“To prove the benefits for Fonterra’s strains, we need studies like these to explore the specific benefits our probiotics can offer, and perhaps even give us insights into the workings of probiotic bacteria.
Involving around 180 infants over a three-month period, the infants were randomly sorted into groups and have been provided with either the normal follow on formula without probiotics, the same formula with added HN001™, or the formula with HN019™. As the study is timed to coincide with the Chinese winter, the infants are being monitored for usual rounds of winter illnesses.
Previous studies have already shown that HN001™ and HN019™ may offer benefits for infants, if taken on a regular basis. For instance, one study conducted in Wellington and Auckland by University of Otago researchers involved giving Fonterra’s probiotics to pregnant women and then their infants to see if they could help prevent the onset of infant eczemai.
Subsquent study results, published in 2010, showed that HN001™ could provide longer term benefits against eczema. At two years of age, infants in the group given HN001™ had an almost 50 per cent drop in the rate of eczema compared to the control group. A follow-up study published in 2012ii showed that this beneficial effect was still present in most of the children as they turned four years of age, suggesting that HN001™ could continue to offer eczema protection even though it was no longer being taken. There was also evidence that HN001™ might reduce the impact of other allergic responses as well.
The results of a second follow-up study, carried out when the children turned six years old, will be published later this year and is another chance to explore the idea that probiotic consumption in infants can lead to long-term health benefits.
Another study published in 2010iii and carried out with young children in India suggested that Fonterra’s other probiotic strain, HN019™, also had potential benefits for infants. The study showed that infants given HN019™ along with a prebiotic (a food that stimulates the growth of “good bacteria” in the gut), improved the health of the infants over a two-year period. The study authors said the results showed “significant reduction of dysentery, respiratory morbidity and febrile illness.”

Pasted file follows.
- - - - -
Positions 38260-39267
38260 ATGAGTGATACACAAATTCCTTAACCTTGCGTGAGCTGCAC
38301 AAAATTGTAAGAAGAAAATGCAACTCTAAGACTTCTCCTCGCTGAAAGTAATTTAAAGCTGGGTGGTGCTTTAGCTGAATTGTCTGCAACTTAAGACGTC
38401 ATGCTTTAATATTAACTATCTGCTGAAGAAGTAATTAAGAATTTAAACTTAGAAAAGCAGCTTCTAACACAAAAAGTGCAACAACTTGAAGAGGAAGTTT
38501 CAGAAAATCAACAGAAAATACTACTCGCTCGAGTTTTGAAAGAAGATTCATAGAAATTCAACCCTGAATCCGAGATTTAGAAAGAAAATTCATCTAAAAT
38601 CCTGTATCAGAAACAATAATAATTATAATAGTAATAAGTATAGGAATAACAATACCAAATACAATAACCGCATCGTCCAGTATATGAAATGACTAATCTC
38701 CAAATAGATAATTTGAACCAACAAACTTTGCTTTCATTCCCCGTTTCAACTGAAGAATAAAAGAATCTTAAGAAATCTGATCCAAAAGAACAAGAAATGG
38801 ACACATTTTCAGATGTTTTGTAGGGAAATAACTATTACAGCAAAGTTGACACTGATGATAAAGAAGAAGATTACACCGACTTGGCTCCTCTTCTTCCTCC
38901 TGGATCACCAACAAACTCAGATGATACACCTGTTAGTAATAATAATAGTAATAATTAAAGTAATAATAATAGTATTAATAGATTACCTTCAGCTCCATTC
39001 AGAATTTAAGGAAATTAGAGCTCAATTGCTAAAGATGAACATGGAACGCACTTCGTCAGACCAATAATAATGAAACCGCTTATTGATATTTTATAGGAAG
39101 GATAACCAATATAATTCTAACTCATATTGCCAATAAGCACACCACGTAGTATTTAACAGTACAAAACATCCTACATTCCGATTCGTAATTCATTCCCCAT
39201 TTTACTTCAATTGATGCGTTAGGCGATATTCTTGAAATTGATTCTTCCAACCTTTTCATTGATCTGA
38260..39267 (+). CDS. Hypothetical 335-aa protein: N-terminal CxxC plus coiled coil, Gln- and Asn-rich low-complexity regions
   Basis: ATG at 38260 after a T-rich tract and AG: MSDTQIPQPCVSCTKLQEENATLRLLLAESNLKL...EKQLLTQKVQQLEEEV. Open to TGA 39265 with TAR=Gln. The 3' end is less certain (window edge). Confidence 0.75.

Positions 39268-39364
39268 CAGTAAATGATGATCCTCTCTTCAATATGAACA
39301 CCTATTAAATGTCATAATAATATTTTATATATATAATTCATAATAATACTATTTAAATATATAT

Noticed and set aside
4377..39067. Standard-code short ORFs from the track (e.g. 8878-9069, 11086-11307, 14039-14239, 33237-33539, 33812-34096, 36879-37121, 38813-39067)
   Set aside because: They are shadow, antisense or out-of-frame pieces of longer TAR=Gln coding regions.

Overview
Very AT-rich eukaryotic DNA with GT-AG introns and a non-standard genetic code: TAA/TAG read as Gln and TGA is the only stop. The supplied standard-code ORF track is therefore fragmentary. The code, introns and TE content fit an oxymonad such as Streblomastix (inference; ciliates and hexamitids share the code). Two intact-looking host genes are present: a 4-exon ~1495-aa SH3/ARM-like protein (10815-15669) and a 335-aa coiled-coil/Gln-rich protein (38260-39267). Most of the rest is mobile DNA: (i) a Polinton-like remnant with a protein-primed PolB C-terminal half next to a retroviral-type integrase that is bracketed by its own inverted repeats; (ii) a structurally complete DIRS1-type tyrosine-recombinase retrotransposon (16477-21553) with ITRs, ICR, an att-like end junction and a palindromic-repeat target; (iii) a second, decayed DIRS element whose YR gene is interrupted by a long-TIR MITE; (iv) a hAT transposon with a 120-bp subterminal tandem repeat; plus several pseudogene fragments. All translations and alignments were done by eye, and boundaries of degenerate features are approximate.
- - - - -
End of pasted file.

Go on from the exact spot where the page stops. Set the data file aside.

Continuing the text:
While the results of the study were impressive, it is not clear whether the benefits are due to the probiotic HN019™ alone, or in combination with the prebiotic. The new China study is a chance for Fonterra to see what happens in the absence of the prebiotic.
Probiotics is an ongoing area of research at Fonterra and with other groups worldwide. Evidence suggests that probiotics may benefit their hosts by colonising the gut, stimulating the immune response, blocking pathogens from getting access to the gut wall, or by producing anti-microbial substances. They seem to have an ever-growing array of documented health benefits. “We believe our strains interact with the immune system,” says Fonterra Senior Research Scientist Dr James Dekker, “our probiotics seem to be teaching the immune system to behave in a certain way. The research is at an exciting phase, we are getting more evidence that HN001™ and HN019™ may help improve infant health, yet we don’t really know how exactly they work.”
“It is clear that different probiotic strains are not equal, and each type of probiotic seems to have its own unique set of health benefits. To prove the benefits for Fonterra’s strains, we need studies like these to explore the specific benefits our probiotics can offer, and perhaps even give us insights into the workings of probiotic bacteria”.
Fonterra is also involved in the product development side of probiotics– making sure the probiotics are safe, and survive once blended within consumer products such as paediatric products.
“The whole point of probiotics is that these bacteria remain dormant but alive in the product, so that when they reach the infant gut, the probiotics can revive and exert their benefit. There’s a lot of technology around keeping them in a live state over long periods of time.”
The greatest factors in dictating the survival of probiotics in food products are temperature and the amount of water present. “For instance,” Dekker says, “frozen bacteria will stay in ‘suspended animation’ indefinitely, but will die quite quickly in a moist powder kept at room temperature. The challenge is to find ways of growing the bacteria so that they can withstand long periods at room temperature in dry powder.”
The better the stability of the bacteria, the lower the manufacturing costs of powders containing the probiotics. “Our scientists have a long history of working with dairy cultures, how they are grown and treated, and we can apply this specialist knowledge to probiotics.”
Dekker hopes that the China study will be completed and published by the end of this year. “We can never predict the results of these studies, so it will be very interesting to see how our strains perform,” he says.
i Wickens K, Black P, Stanley TV, Mitchell E, Fitzharris P, Tannock G, Purdie G, Crane J A differential effect of 2 probiotics in the prevention of eczema and atopy: A double-blind randomized placebo-controlled trial. J Allergy Clin Immunolog 2008;122:788-94
ii Wickens K, Black P, Stanley TV, Mitchell E, Barthow C, Fitzharris P, Purdie G, Crane J (2012) A protective effect of Lactobacillus rhamnosus HN001 against eczema in the first 2 years of life persists to age 4 years. Clinical & Experimental Allergy 42:1071-9
iii Sazawal et al. (2010) PLoS One. 5:e12164. Sazaeal et al. (2010) JPGN 51:341-6